The No. 1 cause for North American food recalls in 2011 wasn't a foodborne illness, it was unlabeled or mislabeled ingredients. But the problem is just as serious, because in the United States, approximately roughly 2% of U.S. adults and 5% of U.S. children have at least one food allergy, and reactions to an undeclared allergen can be fatal.
Cartons, bags, labels and misprints are subject to human error, but such instances of mixed labeling or mislabeling (considered "misbranding" by regulators) can be hard to spot. Not only do they look alike, but today’s high- speed packaging lines "make it difficult to see accidental package changes during a run," Debra Krug-Reyes, food safety and quality auditing principal at ConAgra Foods, Naperville, IL, said to conference attendees at the 2012 Pack Expo in Chicago.
She and others on a panel discussion cited examples of recalls such as veggie burger cartons were accidentally switched, and where a nutrition panel from the wrong product was applied to tartar sauce packages.
"Controls need to be in place at the packaging manufacturer and the food processor to prevent human errors and mistakes," she said, stressing that such mistakes should be mitigated or eliminated within the framework of a Hazard Analysis Critical Control Points or HACCP program, or a comparable risk assessment program.
This applies to allergens as well as all food safety hazards, and is the accepted and near-universally required method for systematically addressing biological, chemical and physical hazards through prevention (vs. finished product inspection.)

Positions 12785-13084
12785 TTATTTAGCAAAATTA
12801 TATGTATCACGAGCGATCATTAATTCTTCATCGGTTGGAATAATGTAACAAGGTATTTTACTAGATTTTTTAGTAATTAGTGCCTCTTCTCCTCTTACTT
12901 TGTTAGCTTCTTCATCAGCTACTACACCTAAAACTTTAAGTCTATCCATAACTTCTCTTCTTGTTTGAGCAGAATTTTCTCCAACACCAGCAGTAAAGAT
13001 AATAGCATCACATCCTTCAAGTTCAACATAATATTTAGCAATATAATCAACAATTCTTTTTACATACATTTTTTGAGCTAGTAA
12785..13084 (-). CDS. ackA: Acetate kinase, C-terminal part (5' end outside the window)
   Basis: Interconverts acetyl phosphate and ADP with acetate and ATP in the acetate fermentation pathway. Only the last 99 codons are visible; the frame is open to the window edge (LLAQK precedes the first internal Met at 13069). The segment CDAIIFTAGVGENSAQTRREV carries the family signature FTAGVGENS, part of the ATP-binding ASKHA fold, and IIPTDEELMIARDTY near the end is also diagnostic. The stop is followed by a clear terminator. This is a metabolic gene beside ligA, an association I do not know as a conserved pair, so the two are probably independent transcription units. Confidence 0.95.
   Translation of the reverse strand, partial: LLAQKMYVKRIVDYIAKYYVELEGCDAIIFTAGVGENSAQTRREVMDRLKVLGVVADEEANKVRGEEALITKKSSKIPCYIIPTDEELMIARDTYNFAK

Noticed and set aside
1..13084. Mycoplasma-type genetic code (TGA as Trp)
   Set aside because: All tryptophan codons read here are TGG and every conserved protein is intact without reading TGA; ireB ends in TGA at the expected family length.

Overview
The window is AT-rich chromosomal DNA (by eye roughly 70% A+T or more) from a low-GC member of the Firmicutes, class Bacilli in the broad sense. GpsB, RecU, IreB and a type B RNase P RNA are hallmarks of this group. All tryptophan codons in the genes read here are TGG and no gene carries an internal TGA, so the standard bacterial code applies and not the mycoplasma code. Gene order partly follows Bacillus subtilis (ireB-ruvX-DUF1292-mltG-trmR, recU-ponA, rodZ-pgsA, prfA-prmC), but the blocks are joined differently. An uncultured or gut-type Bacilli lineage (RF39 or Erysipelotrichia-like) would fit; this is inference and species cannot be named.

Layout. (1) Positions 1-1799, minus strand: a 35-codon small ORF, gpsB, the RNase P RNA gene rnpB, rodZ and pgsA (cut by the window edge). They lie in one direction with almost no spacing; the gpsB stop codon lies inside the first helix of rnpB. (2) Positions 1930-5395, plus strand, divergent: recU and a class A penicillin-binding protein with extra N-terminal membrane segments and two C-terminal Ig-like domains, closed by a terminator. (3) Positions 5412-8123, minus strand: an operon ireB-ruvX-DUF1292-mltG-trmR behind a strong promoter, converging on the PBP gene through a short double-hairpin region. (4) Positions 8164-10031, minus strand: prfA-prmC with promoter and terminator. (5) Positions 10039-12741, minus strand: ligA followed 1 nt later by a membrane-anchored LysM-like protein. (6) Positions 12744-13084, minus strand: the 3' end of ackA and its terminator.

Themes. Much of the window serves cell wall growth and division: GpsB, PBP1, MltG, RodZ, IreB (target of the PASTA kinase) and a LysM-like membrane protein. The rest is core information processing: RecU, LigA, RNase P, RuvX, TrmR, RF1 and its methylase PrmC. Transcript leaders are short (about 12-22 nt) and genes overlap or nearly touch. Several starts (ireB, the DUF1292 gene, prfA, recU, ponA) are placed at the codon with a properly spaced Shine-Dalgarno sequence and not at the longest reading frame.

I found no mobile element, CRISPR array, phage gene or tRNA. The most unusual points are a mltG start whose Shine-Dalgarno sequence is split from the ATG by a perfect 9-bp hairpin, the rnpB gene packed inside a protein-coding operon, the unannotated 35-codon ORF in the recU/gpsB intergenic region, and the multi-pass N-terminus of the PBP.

Not only must food processors work with their packaging suppliers to mitigate risks. Companies going the proverbial extra mile to prevent mislabeling and related hazards "should communicate that to your customers so they can look for the same things," added Suzanne Matuszewski, manager for global sustainability and regulatory compliance with Graham Packaging, York, PA.
Both Krug-Reyes and Matuszewski Board are on the board of directors of the Food Safety Alliance for Packaging, or FSAP, a technical committee of Institute of Packaging Professionals. More information is available from the organization as well as Packaging World's 2012 Food Safety Playbook, a free, 81-page PDF guide to food safety compliance for packaging machines, materials and methods.
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